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See, for example, Lucy Claridge, Victory for Kenya’s Ogiek as African Court Sets Major Precedent for Indigenous Peoples’ Land Rights (London: Minority Rights Group International, 2017), 8. Maya v. Belize, para. 49. See also African Commission on Human and Peoples’ Rights v. Republic of Kenya (Ogiek case), African Court of Human and Peoples’ Rights, Application No. 006/2012 (2017), paras. 125–128. Jérémie Gilbert, ‘Litigating Indigenous Peoples’ Rights in Africa: Potentials, Challenges and Limitations’, International and Comparative Law Quarterly 66, no. 3 (2017), 666. See also Maya v. Belize, para. 117; Saramaka v. Suriname, para. 103. De Schutter, ‘The Green Rush’, 504, 533–534. Sub-committee on Human Rights of the European Parliament, Land grabbing and human rights: The involvement of European corporate and financial entities in land grabbing outside the European Union (May 2016), EP/EXPO/B/DROI/2015/02, 8, 35. UNCHR, Recommendations of the Forum on Minority Issues at its third session, on minorities and effective participation in economic life, UN Doc A/HRC/16/46 (January 2011), para. 25.

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the recognition of a different form of ownership for indigenous peoples is justified.160 If other groups are in the same ‘unequal situation’, it seems only logical and fair that they receive the same recognition of their customary land rights. Indeed, in Moiwana v. Suriname, the occupation and possession of lands in a customary manner was recognised as a right of a community of descendants of African slaves who had resided on the territory since the nineteenth century.161 Similarly, the issue of forced eviction has been identified as a violation of ‘the full-spectrum’ of human rights.162 In the African human rights mechanism, the prohibition on forced evictions has been creatively applied. For example, in SERAC and CESR v. Nigeria, a ‘massive violation of the right to shelter’ was found, despite no right to shelter being provided for in the African Charter, via a violation of the right to health (Article 16), the right to property (Article 14), and the right to family (Article 18).163 In this case, the government had destroyed indigenous Ogoni villages, and then ‘its security forces obstructed, harassed, beat and, in some cases, shot and killed innocent citizens who had attempted to return to rebuild their ruined homes’ – all in an attempt to grant oil concessions to foreign corporations.164 Interestingly, in its decision the African Commission did not refer to the indigenous status of the Ogoni people; instead, the Commission cited paragraph 8 (1) of General Comment No. 4, emphasising that ‘all persons should possess a degree of security of tenure, which guarantees legal protection against forced eviction, harassment and other threats’. Likewise, in COHRE v. Sudan, the Commission had to decide whether the forced eviction and displacement of non-indigenous groups violated Article 14 of the Charter. The Commission concluded that it did, arguing that ‘the fact that the victims cannot derive their livelihood from what they possessed for generations 160 161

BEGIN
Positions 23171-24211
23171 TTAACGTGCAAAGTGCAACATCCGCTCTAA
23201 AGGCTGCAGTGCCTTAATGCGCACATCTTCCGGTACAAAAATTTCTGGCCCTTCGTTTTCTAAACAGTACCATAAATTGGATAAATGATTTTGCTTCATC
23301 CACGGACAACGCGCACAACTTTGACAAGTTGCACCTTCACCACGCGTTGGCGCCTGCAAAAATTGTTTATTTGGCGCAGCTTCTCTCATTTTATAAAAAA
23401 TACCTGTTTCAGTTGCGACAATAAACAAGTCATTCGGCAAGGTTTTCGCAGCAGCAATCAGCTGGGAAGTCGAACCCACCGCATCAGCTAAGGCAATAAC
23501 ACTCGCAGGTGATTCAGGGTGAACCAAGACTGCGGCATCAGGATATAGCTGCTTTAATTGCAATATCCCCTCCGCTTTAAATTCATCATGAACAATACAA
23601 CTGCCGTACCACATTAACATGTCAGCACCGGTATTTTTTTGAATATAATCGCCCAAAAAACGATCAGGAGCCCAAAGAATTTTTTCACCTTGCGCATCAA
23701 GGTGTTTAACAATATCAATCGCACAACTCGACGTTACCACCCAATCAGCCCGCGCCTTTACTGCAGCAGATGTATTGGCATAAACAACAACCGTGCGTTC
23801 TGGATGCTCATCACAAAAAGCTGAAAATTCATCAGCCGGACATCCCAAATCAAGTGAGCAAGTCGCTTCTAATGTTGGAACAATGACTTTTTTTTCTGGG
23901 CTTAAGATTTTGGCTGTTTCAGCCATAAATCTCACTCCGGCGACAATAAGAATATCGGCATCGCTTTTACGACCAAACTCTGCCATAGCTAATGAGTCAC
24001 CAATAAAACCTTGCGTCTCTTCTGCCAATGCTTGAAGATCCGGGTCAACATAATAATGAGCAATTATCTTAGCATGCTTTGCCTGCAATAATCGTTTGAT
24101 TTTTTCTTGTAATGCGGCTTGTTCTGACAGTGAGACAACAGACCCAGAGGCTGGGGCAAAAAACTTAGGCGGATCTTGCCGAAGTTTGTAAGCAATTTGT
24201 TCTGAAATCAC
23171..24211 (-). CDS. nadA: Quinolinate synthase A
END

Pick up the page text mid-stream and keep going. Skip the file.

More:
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Saramaka v. Suriname, para. 103. Moiwana Community v. Suriname, Inter-American Court of Human Rights, Series C, No. 124 (2005), para. 133. UNHCR, Forced evictions: Fact Sheet No. 25/Rev.1 (2014). See also UN Committee on Economic, Social and Cultural Rights (UNCESCR), General Comment No. 7: The Right to Adequate Housing (Art. 11 (1) of the Covenant): Forced Eviction (1997), UN Doc E/ 1998/22; UNCESCR, General Comment No. 4: The Right to Adequate Housing (Article 11 (1) of the Covenant) (1991), UN Doc E/1992/23. Social and Economic Rights Action Centre (SERAC) and the Centre for Economic and Social Rights (CESR) v. Nigeria, African Commission on Human and Peoples’ Rights, Communication No. 370/09 (2008), paras. 60–63. Centre on Housing Rights and Evictions (COHRE) v. Sudan, African Commission on Human and Peoples’ Rights, Communication No. 296/2005 (2009), paras. 60–62.